Friday, May 6, 2016

A Dangerous Word In Your Vocabulary (It Isn't What You Think)

Dangerous word

I was pulling out of the school parking lot when I saw them: a mother and daughter running hand-in-hand into the school parking lot. They were obviously running late, but they were laughing, and from where I sat behind the steering wheel, watching their hair bouncing in the wind, appeared carefree. I half expected music and to realize that it was a commercial for laundry detergent or some other inane advertisement.

Cue to a few weeks later. We are walking to school. The sun is shining, the birds are chirping. I’m pushing the wheelchair with one hand and motioning at my son like an air traffic controller with the other. My four year old, has inexplicably plopped down in the middle of the sidewalk and is refusing to budge.

“I’m tired,” he said, “and hot,” clearly oblivious to the fact that if he got up and walked his bum would no longer be planted on hot concrete in the beating sun.

In the midst of all this, my daughter pipes up with, “Those are honeysuckles. Right, Mama?” We have in fact taken this inopportune pause in front of a large patch of honeysuckles. Given the temperature of the moment, she is showing the good sense not to directly ask for anything, just to let the idea linger out there. I mutter a distracted “Right” at her while trying to prod her brother into motion.  At just that moment, I hear the bell. We are going to be late. My hair is not gently dancing on the breeze, it’s becoming matted to my head because I’m in the bright spotlight of the sun. Sweet loving.

Cut to another scene. I overhear two other moms discussing Mother’s Day. The one mom is lamenting how she always throws the Mother’s Day brunch at her house and that it is, predictably, a lot of work. There is tepid laughter and the other mom commiserates with a similar story of her own.

I spent a lot of years waiting for my kids, literal actual years when my arms stood empty. They ached to be filled. Often these days my arms feel overflowing. I’m holding book bags and homework folders and I’d be happy to wrap that present for the upcoming friend party if someone would just tell me where they put my dang tape!!!

Often in the moments I’m hunting for the tape or walking-not-walking to school, a word loops through my head.  I heard the same word implied in the other women’s conversations.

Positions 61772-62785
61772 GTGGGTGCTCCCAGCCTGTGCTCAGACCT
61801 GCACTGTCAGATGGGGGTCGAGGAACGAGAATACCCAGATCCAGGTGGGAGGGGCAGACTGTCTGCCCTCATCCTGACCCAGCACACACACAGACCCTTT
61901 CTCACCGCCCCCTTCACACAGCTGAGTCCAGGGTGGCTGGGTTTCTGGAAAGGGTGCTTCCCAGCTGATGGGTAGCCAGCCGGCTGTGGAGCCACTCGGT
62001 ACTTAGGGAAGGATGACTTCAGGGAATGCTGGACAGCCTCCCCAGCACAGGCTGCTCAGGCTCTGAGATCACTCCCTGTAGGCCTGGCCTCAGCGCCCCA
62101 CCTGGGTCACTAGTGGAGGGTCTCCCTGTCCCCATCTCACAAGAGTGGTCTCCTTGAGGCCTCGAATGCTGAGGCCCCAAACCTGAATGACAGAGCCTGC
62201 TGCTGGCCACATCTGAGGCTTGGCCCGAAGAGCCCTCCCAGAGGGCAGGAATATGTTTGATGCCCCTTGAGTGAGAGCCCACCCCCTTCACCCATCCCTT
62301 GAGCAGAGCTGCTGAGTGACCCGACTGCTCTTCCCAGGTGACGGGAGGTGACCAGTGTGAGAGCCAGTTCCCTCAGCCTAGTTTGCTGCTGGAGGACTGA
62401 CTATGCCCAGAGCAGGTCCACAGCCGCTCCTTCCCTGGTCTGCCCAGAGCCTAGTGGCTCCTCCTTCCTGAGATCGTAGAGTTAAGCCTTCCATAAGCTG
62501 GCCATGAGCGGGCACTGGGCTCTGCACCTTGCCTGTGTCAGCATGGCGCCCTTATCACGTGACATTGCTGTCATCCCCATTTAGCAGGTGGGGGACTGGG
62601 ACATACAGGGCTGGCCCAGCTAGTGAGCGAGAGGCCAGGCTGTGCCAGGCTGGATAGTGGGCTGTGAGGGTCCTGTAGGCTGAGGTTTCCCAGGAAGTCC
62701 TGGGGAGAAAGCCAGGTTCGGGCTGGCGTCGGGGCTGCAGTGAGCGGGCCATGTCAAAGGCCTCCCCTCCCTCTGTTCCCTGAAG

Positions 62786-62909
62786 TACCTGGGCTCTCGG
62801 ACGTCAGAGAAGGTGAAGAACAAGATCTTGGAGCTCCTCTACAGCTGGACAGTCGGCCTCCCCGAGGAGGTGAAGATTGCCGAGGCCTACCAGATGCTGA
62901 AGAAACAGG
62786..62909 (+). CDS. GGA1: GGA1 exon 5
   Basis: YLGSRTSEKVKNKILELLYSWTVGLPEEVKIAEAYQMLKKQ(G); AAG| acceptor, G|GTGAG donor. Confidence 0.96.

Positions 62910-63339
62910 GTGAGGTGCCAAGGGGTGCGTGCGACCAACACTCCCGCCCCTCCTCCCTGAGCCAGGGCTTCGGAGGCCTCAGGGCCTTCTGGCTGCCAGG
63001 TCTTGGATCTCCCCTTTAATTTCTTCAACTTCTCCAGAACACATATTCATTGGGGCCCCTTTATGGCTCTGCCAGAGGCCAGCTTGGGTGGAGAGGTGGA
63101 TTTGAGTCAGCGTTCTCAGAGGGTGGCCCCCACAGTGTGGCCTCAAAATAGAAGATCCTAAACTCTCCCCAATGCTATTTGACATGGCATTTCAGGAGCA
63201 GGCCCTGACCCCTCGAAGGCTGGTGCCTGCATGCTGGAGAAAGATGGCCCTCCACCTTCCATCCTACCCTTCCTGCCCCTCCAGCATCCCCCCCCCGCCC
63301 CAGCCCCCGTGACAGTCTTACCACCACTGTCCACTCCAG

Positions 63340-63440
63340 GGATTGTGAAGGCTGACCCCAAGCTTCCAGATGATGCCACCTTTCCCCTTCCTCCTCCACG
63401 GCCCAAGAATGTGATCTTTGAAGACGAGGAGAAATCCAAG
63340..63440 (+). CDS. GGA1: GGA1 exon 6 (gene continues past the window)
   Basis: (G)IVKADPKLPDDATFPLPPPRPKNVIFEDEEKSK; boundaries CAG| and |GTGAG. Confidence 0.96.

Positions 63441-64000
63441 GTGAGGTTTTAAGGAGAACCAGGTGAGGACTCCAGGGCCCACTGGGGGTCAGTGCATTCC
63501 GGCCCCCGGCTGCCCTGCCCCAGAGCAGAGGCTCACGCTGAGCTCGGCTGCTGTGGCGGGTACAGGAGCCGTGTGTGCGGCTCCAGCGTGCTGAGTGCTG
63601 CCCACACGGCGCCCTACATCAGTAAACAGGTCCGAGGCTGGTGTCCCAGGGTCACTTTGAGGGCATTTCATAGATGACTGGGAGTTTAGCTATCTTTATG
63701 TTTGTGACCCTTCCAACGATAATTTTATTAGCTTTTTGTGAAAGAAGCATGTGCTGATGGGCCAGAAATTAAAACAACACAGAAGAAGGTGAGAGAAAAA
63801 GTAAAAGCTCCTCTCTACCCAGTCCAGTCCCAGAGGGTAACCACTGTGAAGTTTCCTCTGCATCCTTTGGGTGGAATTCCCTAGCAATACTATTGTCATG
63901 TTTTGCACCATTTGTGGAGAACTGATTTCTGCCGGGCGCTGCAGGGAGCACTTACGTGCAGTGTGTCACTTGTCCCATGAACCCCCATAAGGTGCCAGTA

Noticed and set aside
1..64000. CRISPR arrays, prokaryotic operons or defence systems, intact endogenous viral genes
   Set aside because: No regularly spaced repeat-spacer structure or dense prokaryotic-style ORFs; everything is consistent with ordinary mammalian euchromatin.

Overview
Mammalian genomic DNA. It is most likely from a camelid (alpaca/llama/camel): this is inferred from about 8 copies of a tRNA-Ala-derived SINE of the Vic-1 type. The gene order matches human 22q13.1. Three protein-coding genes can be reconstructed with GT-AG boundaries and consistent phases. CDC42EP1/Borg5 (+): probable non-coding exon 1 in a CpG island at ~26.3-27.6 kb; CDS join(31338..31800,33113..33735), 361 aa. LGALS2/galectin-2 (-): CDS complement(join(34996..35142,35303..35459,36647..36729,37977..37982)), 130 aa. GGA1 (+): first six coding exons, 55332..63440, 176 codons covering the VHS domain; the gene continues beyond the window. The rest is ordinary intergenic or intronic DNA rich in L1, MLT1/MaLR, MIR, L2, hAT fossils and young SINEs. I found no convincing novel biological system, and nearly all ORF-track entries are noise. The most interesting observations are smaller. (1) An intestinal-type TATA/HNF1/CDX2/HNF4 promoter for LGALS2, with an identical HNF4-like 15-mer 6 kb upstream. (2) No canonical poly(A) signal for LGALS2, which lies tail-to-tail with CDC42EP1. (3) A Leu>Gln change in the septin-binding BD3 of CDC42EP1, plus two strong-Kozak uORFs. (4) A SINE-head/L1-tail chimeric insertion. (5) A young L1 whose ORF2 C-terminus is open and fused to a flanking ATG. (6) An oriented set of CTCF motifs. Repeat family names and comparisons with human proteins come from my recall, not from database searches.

It is a dangerous word. It triggers negative emotions and bitter reactions. It’s powerful and it can lick through our lives, singeing what is.  It’s a word so innocuous we don’t even notice it.

“This should be so much easier.” “It shouldn’t take this long to walk from Point A to Point B.” “I shouldn’t have to cook Mother’s Day brunch.” “I should be the kind of mother who makes running late a fun, picturesque memory.”

The problem with “should” is that it is about expectations, not reality.  It’s about what you want, not what’s happening in the moment.

Someone once wished in another piece of writing that anytime we did something for the last time, a little light would come on to indicate we should mentally take note. The example given was that you typically don’t know that it’s the last time you’ll rock your child to sleep until after the fact when they've decided they’ve outgrown it. Wouldn’t it be nice, the writer had said, if a little light let you know when it was the last time.

At first blush, that does sound nice. But upon greater reflection, it isn’t. It’s really just a way not to be fully present in your life until you have to. A light like that, even an imaginary one, lets you coast, until you need to apply the brakes and give life its due.

The word “should” is like that.  It keep you from being fully present. It removes you from your present reality to a fantasy life built upon expectation.

Do I have to keep plowing through life with the tape always AWOL? No.  Do you have to cook Mother’s Day Brunch if you don’t want to? No. Order in. Get Costco muffins and fruit. Go out to eat. Have the men cook. 

But, don’t "should" on yourself. Don’t let anyone else do it either.

PS - A few days later, I did stop and get my daughter honeysuckles. Not because I’m a mom who should stop and smell the roses but because being the mom who stops and let’s her kids eat the honeysuckles when they aren’t late is the kind of mom I want to be. It's the kind of person I want to be. Maybe it's the kind of person you want to be. It's never too late. 

1 comment:

  1. I have trouble w/ the shoulds. I think those of us who are very Type-A generally do!

    - K.